[00:04:03] Dr. Christos Ganos: Yeah. This is a nice question and we have the advantage that Tourette syndrome is not a neurodegenerative disorder, right? So it's a neurodevelopmental syndrome. So either ways we have a development of the syndrome over many years. And in adults in this paper by David Martino, we established a list of things that have to happen before somebody considers DBS. And these are behavioral treatments and these are pharmacological agents that need to be tried for several weeks.

This was part of a consensus, but I would say that one needs to try pharmacological agents, at least three, for example, from the class of dopamine blocking agents, for at least eight to 12 weeks. And this was an contentious issue, but at least for this period. And then one can try also other medications or augment dopamine blocking agents with the pyramid, for example, and one can also resort to cannabinoids. This is another mm-hmm issue to discuss, but there should bea rigid protocol of how to approach this, which behavioral and pharmacological strategies have been tried, and when they fail and when we are still convinced that the main issue is tics and not other comorbidities or other diagnoses, then we can discuss with the patient that now it would be the time to think of DBS.

[00:05:12] Dr. Hugo Morales : Are there any clinical trials in the near future for new treatments for Tourette syndrome or other related disorders?

[00:05:20] Dr. Christos Ganos: So we have some nice news from the behavioral front. So there are some nice studies published that online behavioral treatments work as well. Both exposure response prevention, this is a strategy essentially when you train individuals to stop or to, to increase an Inhibitory capacity for things. So we have these behavioral studies. We know, anyway that CBIT, the comprehensive behavior intervention for tics works as well. And this can also be done in an online setting.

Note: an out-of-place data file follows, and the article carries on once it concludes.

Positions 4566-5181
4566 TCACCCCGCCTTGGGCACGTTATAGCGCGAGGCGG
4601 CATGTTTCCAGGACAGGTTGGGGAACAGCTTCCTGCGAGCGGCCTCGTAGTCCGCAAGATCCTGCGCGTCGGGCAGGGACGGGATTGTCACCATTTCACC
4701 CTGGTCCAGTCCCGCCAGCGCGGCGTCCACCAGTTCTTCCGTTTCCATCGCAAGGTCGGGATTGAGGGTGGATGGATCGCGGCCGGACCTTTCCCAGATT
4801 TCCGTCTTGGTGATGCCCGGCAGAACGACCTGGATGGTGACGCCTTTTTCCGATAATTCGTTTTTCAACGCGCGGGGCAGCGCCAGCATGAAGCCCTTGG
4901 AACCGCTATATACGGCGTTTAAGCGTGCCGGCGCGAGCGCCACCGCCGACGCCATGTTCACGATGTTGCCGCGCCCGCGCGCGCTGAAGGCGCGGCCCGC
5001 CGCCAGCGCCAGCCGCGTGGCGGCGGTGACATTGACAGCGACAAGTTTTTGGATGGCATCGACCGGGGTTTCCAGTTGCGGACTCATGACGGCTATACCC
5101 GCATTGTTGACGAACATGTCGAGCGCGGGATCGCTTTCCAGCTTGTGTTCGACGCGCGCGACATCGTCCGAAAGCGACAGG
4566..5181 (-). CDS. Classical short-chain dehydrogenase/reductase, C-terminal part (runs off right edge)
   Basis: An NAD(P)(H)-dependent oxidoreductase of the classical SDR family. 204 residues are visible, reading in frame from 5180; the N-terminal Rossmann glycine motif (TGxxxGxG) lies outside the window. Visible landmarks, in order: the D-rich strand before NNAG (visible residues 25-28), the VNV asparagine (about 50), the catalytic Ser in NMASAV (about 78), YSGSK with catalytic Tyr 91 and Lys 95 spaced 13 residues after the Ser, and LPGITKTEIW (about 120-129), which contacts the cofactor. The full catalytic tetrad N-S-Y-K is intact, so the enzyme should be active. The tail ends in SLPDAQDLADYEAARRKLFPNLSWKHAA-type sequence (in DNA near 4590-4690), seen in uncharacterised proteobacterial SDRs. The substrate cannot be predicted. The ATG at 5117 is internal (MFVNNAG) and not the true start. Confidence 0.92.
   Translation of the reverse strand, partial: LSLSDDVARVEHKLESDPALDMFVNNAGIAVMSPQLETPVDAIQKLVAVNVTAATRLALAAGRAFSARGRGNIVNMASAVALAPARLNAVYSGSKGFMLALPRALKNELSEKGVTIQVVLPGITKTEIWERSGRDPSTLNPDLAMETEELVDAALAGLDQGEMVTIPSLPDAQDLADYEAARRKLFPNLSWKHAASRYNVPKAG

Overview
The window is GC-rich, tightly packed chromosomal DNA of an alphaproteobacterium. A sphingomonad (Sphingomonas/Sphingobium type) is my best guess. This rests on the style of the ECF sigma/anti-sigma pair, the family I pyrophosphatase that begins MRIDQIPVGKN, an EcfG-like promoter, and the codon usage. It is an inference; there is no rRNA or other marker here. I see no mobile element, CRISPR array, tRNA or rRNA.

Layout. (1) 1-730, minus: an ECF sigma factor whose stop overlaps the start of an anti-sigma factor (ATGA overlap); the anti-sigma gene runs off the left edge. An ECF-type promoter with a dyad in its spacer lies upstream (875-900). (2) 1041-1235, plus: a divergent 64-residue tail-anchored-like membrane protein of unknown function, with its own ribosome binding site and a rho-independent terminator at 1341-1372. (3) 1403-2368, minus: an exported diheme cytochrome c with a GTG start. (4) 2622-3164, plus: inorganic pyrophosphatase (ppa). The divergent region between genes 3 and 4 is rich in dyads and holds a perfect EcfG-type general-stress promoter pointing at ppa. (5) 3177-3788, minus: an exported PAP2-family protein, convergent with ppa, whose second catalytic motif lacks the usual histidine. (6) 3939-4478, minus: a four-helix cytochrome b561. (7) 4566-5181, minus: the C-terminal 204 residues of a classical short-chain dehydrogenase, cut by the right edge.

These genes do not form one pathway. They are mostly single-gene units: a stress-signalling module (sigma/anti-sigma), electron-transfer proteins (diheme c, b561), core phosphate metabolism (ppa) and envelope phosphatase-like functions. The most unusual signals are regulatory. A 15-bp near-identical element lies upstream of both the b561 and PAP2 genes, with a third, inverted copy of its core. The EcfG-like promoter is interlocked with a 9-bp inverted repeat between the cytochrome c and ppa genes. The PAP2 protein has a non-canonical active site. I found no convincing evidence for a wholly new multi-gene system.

And now we have this news on pharmacology, about a ecopipam, a D one receptor blocker, and essentially new. This was a Gilbert study back from 2014. And since then several studies, and now we have a phase two B trial that has been concluded in children and adolescent, that saw the efficacy for ecopipam. It's still unclear how significant efficacy is for the overall quality of life of people, but there is a signal to notice there, and this will be explored further, I think.

[00:06:13] Dr. Hugo Morales : Interesting. And with the recent pandemic, with COVID 19, I remember seeing that it increased of the number of patients being diagnosed with tic disorders. It seems to be a different thing, but what is your view of these cases with emerging tic disorders, and what we can learn from them?

[00:06:31] Dr. Christos Ganos: So for our listeners, the issue of functional tics is not a new one. This has always been a difficult issue since the inception of the concept of tics as a disorder back in the 19th century, essentially. So there were two fronts: that tics are functional or tics are a primary disorder, neurological disorder.

And this has continued over time. In the eighties, nineties, where we started with primary tic disorders, the reevaluation and reappraisal of what Tourettes is essentially, then the focus was given on primary disorders. But then there were always patients that would appear like Tourettes, but they had the functional disorder, essentially. And now we see that clearly.

What you refer to is an increase in cases that has been seen in clinics all over the world with people presenting with acute onset functional tics. Some people refer to tic-like behaviors, but indeed there has been in increasing these cases and many of these cases have been using social media, like TikTok, like YouTube, but we have written commentaries on that. And many people have. It's not a one-to-one correlation that if you see a video of a certain motor phenomenon, you will catch it. It's not like that.

And people use, to my understanding, not correctly, the word echophenomenon. This is not an echophenomenon in the proper sense. But indeed, exposure and increased knowledge to Tourette syndrome and tics has led also to an increased prevalence of people with functional tics. And this is what we observe. And this is I think the most careful scientific comment to make at this time.

What is interesting, and what people are discussing is that the profile of comorbidities of these people with acute onset functional tic differs from the people with primary tics. And it might allude to more, to increased anxiety, increased depression and other issues but not so much the ADHD profile or the OCD profile that we see classically in people with Tourette's. And there are also some factors related to personality issues. But I think this is a careful topic that one wants to approach very cautiously.

[00:08:23] Dr. Hugo Morales : Yes. What do you think are the gaps in knowledge in terms of tics, and what are the future areas of research for this?